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Macroeconomics

What have we learned this year? The latest in research from the Africa Chief Economist’s Office

David Evans's picture



In the Africa Chief Economist’s Office, we seek to generate knowledge on key development issues around the continent. We also host the Gender Innovation Lab, which – as the name suggests – specifically generates evidence on how to close the gender gap in Africa. Over the course of 2018, we’ve produced a range of products (regional reports and updates), but we also produce academic articles and book chapters seeking to answer key, specific development questions.

Testing times for South Africa

Marek Hanusch's picture

 Steven Hall, World Bank Group

Concerns about South Africa’s economy have been rising, after years of slowing growth following the post-financial crisis peak of 3.2% in 2011. South Africans lament the plunge of the Rand—a 30% depreciation against the U.S. dollar over the year 2015. They fear the potential of South Africa losing its high-prized investment grade credit rating. Many, especially the youth, live with high and largely chronic unemployment, currently at 25.5%, or 36% when including those who have given up looking for a job. Not surprisingly unemployment is the top concern for 72% of South Africans according to the 2015 Afrobarometer. Growth and job creation are crucial for sustaining the impressive economic and social progress the country has achieved since the end of apartheid—and to eliminate extreme poverty by 2030, as envisioned by the National Development Plan (NDP).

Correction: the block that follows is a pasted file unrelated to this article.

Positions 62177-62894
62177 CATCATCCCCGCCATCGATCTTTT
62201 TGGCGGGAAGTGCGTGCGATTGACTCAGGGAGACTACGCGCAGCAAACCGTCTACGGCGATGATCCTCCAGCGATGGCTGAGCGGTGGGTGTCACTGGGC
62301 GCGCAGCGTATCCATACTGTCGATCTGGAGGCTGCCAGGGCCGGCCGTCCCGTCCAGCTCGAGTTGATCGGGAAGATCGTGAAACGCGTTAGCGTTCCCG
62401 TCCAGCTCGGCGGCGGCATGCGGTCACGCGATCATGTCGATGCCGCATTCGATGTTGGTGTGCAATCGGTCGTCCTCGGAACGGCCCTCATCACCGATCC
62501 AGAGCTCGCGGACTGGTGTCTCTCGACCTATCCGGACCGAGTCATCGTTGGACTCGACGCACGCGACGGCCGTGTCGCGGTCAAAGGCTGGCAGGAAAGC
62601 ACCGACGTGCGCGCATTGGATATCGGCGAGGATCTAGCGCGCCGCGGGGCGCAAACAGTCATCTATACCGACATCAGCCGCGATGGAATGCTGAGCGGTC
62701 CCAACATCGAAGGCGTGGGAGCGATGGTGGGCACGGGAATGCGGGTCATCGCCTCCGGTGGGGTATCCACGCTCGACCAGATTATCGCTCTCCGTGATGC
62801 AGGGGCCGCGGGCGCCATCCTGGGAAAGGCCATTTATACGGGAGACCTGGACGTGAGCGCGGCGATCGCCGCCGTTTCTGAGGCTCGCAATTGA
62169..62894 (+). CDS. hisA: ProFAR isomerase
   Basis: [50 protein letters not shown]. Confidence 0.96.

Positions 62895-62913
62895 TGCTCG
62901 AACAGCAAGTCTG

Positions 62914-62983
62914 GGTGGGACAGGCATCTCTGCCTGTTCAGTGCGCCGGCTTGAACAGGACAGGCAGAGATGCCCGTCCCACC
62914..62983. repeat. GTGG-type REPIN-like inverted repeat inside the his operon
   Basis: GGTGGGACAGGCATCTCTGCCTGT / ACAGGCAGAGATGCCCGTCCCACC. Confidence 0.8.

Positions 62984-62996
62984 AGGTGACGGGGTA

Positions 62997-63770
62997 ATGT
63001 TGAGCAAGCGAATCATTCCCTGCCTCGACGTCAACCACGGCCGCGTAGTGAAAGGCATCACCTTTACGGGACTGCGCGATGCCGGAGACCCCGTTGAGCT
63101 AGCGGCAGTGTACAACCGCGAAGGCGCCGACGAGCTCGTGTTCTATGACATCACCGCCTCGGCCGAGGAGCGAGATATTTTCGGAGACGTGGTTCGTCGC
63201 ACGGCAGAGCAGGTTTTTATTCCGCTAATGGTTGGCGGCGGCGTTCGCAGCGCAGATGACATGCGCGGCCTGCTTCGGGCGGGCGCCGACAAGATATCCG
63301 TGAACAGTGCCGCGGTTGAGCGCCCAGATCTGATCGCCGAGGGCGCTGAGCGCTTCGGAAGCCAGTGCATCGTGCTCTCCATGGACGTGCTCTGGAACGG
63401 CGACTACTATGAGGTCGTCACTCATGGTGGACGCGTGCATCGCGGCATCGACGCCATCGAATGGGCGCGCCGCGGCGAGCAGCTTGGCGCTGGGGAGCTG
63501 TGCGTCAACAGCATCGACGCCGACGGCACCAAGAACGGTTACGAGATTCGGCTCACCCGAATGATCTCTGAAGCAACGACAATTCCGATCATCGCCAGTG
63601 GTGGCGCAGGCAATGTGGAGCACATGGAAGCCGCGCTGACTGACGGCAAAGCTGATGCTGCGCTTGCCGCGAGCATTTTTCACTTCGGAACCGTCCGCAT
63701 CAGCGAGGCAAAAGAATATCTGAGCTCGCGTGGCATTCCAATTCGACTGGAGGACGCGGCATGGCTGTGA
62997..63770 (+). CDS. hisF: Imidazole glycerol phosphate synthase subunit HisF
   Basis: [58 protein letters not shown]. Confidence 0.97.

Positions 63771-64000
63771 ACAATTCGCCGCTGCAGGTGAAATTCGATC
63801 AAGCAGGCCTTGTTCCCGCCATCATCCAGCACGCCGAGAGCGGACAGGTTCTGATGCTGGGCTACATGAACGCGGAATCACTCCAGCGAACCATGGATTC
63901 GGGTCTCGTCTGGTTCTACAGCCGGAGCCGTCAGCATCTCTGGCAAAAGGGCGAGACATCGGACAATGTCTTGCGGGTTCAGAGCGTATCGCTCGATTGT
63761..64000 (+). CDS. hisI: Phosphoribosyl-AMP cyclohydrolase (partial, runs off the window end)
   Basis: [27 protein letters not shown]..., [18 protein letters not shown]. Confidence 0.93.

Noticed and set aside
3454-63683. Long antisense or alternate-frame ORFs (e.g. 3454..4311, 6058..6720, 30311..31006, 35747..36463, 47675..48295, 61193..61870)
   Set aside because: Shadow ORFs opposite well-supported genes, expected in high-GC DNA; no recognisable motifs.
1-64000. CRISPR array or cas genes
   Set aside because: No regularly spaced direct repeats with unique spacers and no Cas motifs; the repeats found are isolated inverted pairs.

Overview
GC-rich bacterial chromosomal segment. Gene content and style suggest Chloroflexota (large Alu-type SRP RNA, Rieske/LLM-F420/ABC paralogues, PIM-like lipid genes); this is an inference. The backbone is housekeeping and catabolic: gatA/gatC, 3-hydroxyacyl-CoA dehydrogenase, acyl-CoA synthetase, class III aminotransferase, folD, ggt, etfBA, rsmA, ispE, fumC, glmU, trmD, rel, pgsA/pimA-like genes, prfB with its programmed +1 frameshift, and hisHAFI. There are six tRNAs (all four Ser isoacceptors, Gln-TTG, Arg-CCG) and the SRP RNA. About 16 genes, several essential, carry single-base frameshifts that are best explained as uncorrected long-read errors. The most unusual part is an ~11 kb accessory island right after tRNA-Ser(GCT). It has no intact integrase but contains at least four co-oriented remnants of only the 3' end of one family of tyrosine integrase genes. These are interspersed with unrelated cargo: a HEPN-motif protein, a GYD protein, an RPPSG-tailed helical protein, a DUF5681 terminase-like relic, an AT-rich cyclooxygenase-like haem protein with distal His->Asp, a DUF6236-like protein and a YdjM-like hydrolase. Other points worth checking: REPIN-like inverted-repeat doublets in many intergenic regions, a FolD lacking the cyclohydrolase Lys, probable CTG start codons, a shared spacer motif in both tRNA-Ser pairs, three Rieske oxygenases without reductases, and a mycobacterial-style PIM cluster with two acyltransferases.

A simple model to assess the economic impacts of large projects

Kandadji Dam site in December 2012


It’s the classic conundrum that governments typically grapple with. Which projects are most beneficial in the long-term? How do large, expensive projects impact on the debt dynamics and macroeconomic stability? While there is a need for large infrastructure investment in the developing world it is often difficult for governments to determine the most beneficial projects.